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Intriguing food reflex discovered with a smartphone

smartphone
Credit: CC0 Public Domain

Psychologist Hilmar Zech found that overweight people are actually more attracted to food pictures after eating than before. He did so using an old research method that he revamped for use on smartphones. Zech will defend his Ph.D. on 30 April.

Addiction, phobia, and intuitive behavior: psychologists have discovered much about them with the Approach Avoidance Task. Hilmar Zech has successfully modernized this old research method.

"Participants sit behind a computer and can move a joystick towards or away from themselves. They must quickly react to images appearing on the screen: they can either bring them closer or remove them." This method has revealed much about unconscious behavior, which cannot be elucidated with questionnaires, for instance.

"For example, if you show erotic stimuli and someone pushes the joystick slightly too late away from themselves, you know from the that the actual reflex was different," says Zech.

The method has taught psychologists a lot about addictions, phobias, and intuitions. However, this could only be done behind computers in the research environment of psychology departments, familiar to many students who occasionally earned some money as .

"This has real drawbacks. For instance, someone's reaction to food varies throughout the day. You would want to test people at different times, before and after eating. This is difficult in this setting."

Zech taught himself programming, and took on the challenge at the Leiden Unit of Social, Economic, and Organizational Psychology to make the method applicable to a smartphone. "It required a completely different program, where you can measure responses not with a joystick, but with the movement of your phone."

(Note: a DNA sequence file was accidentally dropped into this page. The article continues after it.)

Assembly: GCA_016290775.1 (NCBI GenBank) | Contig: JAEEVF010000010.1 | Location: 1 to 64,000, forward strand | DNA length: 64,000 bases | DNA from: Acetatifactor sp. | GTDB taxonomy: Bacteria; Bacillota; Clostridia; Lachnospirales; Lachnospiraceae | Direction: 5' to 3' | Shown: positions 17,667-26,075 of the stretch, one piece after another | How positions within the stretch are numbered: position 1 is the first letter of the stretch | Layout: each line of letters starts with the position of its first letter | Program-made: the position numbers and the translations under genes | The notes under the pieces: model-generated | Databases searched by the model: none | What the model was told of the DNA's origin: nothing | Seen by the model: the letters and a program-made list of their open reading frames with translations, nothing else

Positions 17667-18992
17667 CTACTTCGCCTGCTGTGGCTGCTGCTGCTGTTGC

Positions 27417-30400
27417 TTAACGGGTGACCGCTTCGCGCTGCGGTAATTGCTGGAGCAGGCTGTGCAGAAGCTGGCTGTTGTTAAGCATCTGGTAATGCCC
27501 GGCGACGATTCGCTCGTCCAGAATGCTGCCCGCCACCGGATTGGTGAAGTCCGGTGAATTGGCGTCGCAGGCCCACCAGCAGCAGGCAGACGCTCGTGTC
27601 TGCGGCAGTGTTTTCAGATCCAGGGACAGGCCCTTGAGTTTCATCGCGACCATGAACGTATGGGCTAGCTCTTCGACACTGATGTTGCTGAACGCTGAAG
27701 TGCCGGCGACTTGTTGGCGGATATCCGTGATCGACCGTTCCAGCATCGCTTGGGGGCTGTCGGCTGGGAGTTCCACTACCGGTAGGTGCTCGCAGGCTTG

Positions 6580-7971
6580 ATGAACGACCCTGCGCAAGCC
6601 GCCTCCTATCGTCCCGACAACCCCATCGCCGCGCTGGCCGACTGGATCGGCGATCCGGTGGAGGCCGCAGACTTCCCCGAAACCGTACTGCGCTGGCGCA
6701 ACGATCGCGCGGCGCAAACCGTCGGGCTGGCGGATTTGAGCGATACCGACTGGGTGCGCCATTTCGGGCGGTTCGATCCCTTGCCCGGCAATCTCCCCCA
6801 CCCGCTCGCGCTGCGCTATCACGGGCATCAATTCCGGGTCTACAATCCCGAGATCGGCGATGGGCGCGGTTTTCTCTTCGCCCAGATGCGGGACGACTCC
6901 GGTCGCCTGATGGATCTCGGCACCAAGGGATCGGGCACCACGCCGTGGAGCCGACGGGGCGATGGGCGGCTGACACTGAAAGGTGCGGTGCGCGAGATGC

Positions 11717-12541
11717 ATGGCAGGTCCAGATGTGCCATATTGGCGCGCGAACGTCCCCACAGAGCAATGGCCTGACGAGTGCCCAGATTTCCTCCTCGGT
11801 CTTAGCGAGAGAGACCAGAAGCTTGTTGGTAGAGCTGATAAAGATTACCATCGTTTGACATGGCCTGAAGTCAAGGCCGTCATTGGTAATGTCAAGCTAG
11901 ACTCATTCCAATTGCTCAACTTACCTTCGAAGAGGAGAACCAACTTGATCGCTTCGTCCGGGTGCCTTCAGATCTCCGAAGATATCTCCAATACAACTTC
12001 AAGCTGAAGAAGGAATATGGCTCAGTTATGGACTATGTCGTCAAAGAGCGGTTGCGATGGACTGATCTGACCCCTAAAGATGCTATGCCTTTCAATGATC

Participants can move their phone towards or away from themselves in response to images they see. "In addition to reaction time, we can even measure more than with the joystick: we measure the force with which the phone is moved. That force provides extra information about the intensity of the response, on top of reaction time."

After the app was validated and proven reliable, Zech and his supervisors Lotte van Dillen and Wilco van Dijk made an intriguing discovery. "We showed people food images in their own environment, before and after eating. We expected that before eating, they would show more approach behavior towards images of food than after. That was true, but only for people with a healthy weight. People with overweight or obesity sometimes even showed the opposite: they exhibited stronger approach behavior towards food after eating."

According to Zech, this outcome could mean two things: "Perhaps people restrained themselves from eating too much during the meal and still have a strong desire for food. Or maybe they weren't thinking much about food before eating, but were still half-focused on their work. After eating, they might have been primed and respond more strongly to food images."

This is something other researchers can start to explore. Is Zech perhaps planning to retire quietly from the revenues of his handy app? He says, "I didn't apply for a patent. I'd rather have researchers be able to use the application for free." Besides his work as a postdoc at TU Dresden he continues to refine the app. "Researchers still need some assistance from me to set up the app properly. I want to ensure that everyone can customize everything to their needs, without my help, and store all data on their own server."

Provided by Leiden University
Citation: Intriguing food reflex discovered with a smartphone (2024, April 26) retrieved 13 July 2024 from https://medicalxpress.com/news/2024-04-intriguing-food-reflex-smartphone.html
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